Magazine December 22, 2019, Issue

Neil Gorsuch’s Judicial Humility

Justice Neil Gorsuch in his chambers at the Supreme Court in Washington, D.C., September 13, 2019 (Jonathan Ernst/Reuters)
A Republic, If You Can Keep It, by Neil Gorsuch (Crown Forum, 352 pp., $30)

Not long out of law school, Neil Gorsuch was walking with his new boss, Justice Byron White, past the portraits of former justices that line the walls of the ground floor of the Supreme Court. White asked his young law clerk how many of the justices he could name. About half, Gorsuch replied. And White answered: “Me too. We’ll all be forgotten soon enough.” This self-effacing note is an unacknowledged theme of now–Justice Gorsuch’s new book, A Republic, If You Can Keep It.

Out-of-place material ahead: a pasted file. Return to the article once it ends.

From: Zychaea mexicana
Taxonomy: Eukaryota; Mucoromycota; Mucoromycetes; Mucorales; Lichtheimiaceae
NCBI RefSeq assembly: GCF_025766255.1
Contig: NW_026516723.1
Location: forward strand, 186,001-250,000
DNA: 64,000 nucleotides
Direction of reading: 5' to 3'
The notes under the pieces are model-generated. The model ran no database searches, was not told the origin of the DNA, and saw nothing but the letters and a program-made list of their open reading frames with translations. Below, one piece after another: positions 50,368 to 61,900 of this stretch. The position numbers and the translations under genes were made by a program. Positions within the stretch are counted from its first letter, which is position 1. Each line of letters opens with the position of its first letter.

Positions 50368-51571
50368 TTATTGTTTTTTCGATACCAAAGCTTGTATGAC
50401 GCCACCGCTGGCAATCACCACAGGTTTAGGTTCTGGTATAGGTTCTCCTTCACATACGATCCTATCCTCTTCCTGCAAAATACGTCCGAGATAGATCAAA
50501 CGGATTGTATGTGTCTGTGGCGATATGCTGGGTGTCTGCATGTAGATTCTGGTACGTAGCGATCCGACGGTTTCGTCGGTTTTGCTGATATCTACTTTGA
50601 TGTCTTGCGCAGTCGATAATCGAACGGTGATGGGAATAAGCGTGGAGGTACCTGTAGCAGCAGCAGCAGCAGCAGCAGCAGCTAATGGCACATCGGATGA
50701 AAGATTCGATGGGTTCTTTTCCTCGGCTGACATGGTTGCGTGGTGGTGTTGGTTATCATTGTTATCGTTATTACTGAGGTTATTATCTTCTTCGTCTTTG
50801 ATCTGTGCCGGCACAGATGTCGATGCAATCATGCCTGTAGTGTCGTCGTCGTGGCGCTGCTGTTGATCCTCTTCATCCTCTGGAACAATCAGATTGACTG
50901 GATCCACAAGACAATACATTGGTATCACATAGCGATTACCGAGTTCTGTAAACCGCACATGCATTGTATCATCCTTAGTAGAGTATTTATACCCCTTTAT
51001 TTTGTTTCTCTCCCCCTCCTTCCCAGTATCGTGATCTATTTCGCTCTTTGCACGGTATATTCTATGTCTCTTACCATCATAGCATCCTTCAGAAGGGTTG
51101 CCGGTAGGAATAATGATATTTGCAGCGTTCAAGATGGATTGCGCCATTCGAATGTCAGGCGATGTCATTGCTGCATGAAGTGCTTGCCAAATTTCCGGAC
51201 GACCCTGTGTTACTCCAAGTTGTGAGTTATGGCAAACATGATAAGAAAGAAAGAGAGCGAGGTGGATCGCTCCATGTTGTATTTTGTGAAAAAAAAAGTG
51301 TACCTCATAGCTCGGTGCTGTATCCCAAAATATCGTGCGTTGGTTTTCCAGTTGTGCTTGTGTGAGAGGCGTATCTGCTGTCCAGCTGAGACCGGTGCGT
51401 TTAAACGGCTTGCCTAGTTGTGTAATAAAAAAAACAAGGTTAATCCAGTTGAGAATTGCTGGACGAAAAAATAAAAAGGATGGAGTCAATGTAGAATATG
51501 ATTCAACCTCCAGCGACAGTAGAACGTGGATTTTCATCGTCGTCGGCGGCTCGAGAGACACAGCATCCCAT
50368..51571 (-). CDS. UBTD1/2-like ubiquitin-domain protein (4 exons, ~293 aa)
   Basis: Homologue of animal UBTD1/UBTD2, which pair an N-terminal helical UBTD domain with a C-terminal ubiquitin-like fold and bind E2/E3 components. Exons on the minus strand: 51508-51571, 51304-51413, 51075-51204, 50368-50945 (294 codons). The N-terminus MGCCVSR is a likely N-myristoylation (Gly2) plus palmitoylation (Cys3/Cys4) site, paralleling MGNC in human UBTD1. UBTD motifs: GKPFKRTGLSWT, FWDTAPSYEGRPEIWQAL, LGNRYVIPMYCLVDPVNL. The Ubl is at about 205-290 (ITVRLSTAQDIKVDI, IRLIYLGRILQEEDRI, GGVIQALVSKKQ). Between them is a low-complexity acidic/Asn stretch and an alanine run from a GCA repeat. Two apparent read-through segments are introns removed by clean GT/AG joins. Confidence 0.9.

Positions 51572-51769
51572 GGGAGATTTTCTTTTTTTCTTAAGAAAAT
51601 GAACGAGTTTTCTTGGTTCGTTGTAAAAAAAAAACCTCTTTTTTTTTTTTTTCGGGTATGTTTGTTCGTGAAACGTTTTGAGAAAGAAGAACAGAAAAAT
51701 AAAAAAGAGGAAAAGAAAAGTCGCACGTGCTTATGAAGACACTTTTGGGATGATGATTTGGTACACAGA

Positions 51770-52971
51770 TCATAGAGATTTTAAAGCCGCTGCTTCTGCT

The book exemplifies self-forgetfulness by offering only the lightest coverage of Gorsuch’s own biography. But the book also urges humility:

This article appears as “Judicial Humility” in the December 22, 2019, print edition of National Review.

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